Monday, March 31, 2008

Sago Palms and the Java Jive

If your sago palm -- actually a cycad -- looks like it has a bad case of dandruff, or worse yet, has turned completely dead brown, you’re not alone. Sago palms, once popular in local Japanese style gardens, have been so plagued with cycad scale in recent years that many landscapers have given up on them entirely. Nurseries used to have to keep up with the demand for the cycads; now frustrated gardeners practically have to con someone to take theirs away.

Cycad scale is difficult to treat with chemical controls since the scale has a protective hard covering and it resides on the undersides of fronds. A brochure on cycad scale from UH CTAHR instead recommends relying on the natural and highly effective biocontrol by a tiny black lady beetle, Rhyzobius lophanthae. You can check with your neighbors to see if anyone has the beetles on their cycads. If they do, you can initiate a beetle relocation program to speed up the process – just snip off some fronds with the beetles and then place the fronds on top of your affected cycad. If you don’t do this, however, you probably will eventually get the beetles anyway if your infestation is bad enough. I ended up just boloheading all the fronds and waiting for a new flush, which also works.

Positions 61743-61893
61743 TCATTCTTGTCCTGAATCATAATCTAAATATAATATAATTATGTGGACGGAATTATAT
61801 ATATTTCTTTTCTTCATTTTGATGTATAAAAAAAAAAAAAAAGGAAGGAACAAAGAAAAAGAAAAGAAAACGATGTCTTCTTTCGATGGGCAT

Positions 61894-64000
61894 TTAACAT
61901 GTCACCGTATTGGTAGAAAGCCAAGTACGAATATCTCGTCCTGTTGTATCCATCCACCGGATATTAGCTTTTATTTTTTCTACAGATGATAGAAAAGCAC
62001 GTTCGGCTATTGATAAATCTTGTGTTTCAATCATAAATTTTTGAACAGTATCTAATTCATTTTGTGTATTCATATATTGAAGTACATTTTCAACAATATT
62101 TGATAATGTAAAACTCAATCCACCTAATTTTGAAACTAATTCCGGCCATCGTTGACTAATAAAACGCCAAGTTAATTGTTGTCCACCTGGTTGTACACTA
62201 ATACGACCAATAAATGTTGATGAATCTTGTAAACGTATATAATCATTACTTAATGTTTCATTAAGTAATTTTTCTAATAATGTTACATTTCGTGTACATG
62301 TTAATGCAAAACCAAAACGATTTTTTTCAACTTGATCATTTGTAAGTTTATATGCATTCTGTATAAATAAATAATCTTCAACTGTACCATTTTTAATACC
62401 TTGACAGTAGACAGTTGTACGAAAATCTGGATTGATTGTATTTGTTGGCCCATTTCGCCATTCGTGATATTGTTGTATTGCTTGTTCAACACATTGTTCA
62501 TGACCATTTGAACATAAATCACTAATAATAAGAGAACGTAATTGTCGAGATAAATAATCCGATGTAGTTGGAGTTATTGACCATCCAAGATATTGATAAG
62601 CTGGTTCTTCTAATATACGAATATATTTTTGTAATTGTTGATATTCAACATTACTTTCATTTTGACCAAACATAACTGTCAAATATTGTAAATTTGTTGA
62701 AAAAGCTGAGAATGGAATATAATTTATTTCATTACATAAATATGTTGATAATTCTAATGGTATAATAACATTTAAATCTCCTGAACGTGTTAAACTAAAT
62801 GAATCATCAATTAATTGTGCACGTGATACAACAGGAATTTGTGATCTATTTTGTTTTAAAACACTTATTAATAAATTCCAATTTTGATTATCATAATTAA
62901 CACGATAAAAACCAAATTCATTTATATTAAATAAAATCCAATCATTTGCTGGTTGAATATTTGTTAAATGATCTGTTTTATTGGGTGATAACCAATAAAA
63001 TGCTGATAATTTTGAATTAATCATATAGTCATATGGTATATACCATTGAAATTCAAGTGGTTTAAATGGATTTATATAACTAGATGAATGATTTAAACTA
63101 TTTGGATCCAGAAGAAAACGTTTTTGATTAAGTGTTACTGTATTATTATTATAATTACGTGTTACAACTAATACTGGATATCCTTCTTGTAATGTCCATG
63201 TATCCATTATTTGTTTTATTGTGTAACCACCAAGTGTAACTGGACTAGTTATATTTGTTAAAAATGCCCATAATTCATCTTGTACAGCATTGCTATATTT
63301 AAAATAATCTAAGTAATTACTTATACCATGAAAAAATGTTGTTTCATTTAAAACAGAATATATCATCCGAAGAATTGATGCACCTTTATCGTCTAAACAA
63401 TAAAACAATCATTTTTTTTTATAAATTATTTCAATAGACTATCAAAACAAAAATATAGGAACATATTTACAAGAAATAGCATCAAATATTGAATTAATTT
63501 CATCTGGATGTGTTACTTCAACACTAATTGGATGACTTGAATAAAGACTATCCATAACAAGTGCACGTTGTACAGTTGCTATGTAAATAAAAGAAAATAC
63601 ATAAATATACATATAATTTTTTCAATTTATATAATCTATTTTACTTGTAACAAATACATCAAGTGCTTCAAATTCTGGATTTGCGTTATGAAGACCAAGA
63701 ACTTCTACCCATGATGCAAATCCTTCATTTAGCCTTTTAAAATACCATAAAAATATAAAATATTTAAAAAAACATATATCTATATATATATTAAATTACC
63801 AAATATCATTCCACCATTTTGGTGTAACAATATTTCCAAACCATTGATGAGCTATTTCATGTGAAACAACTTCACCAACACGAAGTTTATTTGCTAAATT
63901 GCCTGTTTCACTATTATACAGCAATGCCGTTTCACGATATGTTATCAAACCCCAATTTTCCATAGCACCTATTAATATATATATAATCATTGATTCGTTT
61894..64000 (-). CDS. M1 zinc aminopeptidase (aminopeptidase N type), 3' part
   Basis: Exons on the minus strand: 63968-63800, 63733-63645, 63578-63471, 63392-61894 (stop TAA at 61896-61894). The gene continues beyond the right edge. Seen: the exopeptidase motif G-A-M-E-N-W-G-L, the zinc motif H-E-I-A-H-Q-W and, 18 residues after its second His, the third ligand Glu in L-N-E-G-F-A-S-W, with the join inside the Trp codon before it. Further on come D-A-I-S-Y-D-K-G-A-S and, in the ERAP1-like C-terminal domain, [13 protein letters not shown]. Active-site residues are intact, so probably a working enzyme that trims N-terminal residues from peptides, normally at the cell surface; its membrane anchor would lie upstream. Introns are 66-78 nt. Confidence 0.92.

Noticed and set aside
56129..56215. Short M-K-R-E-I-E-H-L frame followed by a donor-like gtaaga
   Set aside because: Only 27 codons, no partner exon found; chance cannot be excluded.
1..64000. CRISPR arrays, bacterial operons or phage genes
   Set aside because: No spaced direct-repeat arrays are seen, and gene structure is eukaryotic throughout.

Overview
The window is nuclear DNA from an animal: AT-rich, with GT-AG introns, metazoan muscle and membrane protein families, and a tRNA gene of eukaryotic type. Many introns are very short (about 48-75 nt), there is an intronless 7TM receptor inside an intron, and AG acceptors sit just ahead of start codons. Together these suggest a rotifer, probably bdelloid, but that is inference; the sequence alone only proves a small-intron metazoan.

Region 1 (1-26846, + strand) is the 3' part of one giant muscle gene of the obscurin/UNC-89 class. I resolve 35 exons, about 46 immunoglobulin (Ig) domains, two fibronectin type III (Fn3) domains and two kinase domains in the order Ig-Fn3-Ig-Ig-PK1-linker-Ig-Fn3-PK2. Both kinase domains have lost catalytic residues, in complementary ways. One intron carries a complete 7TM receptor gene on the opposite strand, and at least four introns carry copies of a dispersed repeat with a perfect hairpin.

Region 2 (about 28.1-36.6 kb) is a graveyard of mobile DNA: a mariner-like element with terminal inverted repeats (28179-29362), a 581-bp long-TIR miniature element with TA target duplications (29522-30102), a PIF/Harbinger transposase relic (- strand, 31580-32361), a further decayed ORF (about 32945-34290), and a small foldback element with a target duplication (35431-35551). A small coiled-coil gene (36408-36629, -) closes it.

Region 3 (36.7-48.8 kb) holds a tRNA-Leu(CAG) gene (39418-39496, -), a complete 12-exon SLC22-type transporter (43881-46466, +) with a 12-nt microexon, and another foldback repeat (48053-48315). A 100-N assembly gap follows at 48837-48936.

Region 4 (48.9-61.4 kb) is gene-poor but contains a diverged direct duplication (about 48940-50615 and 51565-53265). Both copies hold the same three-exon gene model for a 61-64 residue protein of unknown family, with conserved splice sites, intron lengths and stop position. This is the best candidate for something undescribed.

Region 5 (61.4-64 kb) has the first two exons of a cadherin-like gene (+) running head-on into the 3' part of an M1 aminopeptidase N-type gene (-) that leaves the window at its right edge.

However, then there’s the heartbreak of reinfestation. For this the president of the Hawaii Island Palm Society, Dr. Don Hemmes, recommends that you get yourself some coffee. No, not a double espresso, but coffee grounds cast off from your favorite barista. Spread a thick layer of coffee grounds on the soil around the base of the sago palm, and waiter, waiter, percolator, no more cycad scale! Why does it work? Hemmes says the theory is that cycad scale spends part of its life cycle on the ground, and for some reason it seems to hate coffee, thus the infestation cycle is broken.